The Unexpected War: Canada in Kandahar.
The Unexpected War: Canada in Kandahar by Janice Gross Stein and Eugene Lang, Viking Canada, 2007, ISBN 9780670067220, cloth, 304 pp., $35.
The Unexpected War argues that Canada's various military missions in Afghanistan have been ad hoc in nature and made on the basis of often flawed political calculations about Canadian-American relations. Drawing upon interviews with key decision-makers and advisors, and a first-hand account by a former Defence Ministry insider, the book offers an account of how Canada became embroiled in fighting insurgency in a failed state.
From Chapter 16. "Canada in Kandahar: Making Choices"
John Manley stepped off the plane in Kabul airport on May 13, 2007 after a Iong trip from Ottawa. A short two months after the Taliban had been ousted, Foreign Minister Manley had flown to Kabul from Islamabad [in January 2002] to meet with newly installed President Karzai. ... "Would you have done anything differently in 2002," Manley was asked, "if you could go back and do it over? Would you still send the Canadian forces to Afghanistan?" ... "Yes," he answered without hesitation, "but we would have had a plan to stabilize Afghanistan. Now we know that there was no effective governance." ... Prime Minister Chretien's government. John Manley explained, did not understand the scope of the challenge it faced in Afghanistan. When Prime Minister Martin approved the deployment of troops in Kandahar, a mission he knew to be dangerous, he did not expect war. Nor did the chief of the defence staff.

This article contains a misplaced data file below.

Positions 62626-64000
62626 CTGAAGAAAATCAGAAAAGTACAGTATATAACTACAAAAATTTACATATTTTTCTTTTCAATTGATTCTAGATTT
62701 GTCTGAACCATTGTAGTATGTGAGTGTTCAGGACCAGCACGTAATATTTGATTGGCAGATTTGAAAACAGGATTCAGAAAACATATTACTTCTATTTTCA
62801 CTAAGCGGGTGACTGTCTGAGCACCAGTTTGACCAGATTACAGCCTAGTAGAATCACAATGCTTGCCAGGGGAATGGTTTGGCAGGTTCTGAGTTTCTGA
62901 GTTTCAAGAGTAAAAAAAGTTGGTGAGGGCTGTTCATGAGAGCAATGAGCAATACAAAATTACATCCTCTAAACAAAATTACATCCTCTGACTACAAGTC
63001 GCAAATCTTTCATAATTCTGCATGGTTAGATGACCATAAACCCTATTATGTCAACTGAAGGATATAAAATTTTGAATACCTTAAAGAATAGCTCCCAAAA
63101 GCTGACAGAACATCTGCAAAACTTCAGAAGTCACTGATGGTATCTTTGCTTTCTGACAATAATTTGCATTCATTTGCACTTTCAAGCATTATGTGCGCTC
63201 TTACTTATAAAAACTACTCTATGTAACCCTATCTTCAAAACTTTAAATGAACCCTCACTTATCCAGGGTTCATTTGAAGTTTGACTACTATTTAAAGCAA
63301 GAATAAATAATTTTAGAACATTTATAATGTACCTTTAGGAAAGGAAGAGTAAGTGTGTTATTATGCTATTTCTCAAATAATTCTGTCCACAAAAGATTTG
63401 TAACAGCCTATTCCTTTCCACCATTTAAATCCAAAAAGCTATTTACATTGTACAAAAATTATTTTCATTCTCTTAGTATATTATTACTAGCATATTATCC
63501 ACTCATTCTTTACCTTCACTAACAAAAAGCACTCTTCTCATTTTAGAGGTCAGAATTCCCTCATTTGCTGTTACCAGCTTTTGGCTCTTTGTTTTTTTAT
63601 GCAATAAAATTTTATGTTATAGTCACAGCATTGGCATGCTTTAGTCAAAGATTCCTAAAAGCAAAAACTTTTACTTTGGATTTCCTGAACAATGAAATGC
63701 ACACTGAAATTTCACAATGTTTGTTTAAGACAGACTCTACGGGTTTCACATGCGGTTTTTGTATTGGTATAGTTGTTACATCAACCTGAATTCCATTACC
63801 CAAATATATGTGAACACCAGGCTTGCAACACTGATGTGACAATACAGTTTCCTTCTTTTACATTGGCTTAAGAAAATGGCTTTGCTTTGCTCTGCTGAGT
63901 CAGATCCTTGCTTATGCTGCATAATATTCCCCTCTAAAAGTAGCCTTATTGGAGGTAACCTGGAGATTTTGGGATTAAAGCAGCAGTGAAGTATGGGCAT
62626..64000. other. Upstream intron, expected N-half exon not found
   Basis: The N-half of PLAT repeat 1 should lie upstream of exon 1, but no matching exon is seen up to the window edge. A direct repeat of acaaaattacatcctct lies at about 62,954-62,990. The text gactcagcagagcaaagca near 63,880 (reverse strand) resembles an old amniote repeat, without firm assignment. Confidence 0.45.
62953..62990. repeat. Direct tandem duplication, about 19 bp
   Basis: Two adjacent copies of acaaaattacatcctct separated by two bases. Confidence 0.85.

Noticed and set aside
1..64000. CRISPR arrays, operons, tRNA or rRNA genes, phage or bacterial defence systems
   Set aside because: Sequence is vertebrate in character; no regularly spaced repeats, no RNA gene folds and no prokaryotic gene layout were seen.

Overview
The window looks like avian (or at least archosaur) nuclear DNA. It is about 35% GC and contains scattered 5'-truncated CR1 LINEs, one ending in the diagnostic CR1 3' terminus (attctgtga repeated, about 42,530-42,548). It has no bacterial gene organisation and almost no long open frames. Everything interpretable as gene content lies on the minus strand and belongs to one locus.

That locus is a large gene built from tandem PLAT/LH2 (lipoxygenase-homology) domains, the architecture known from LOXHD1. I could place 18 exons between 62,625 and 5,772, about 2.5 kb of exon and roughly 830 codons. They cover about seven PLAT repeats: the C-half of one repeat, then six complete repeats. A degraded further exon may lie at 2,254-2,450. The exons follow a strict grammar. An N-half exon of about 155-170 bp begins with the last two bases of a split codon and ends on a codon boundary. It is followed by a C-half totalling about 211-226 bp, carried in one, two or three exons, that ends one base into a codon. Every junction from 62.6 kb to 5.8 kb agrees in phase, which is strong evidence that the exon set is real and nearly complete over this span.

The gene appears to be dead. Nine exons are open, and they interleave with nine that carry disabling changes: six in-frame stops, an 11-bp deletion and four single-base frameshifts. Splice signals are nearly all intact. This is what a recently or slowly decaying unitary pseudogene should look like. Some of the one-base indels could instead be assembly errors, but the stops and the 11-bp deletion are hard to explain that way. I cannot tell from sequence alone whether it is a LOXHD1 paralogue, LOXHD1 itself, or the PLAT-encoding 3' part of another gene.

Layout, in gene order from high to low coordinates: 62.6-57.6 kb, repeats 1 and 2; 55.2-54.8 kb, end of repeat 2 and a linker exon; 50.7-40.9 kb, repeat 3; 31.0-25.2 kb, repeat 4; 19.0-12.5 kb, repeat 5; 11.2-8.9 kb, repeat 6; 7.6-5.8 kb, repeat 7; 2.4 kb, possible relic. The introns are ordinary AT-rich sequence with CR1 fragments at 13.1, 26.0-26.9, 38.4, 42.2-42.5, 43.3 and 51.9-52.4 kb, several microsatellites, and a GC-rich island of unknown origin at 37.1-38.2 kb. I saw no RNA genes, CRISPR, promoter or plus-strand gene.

Professor Janice Stein is Belzberg Professor of Conflict Management and Negotiation in the Department of Political Science and the Director of the Munk Centre for International Studies at the University of Toronto. Eugene Lang is a public policy consultant and writer and the former chief of staff to two Canadian ministers of national defence.
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|Date:||Dec 22, 2007|
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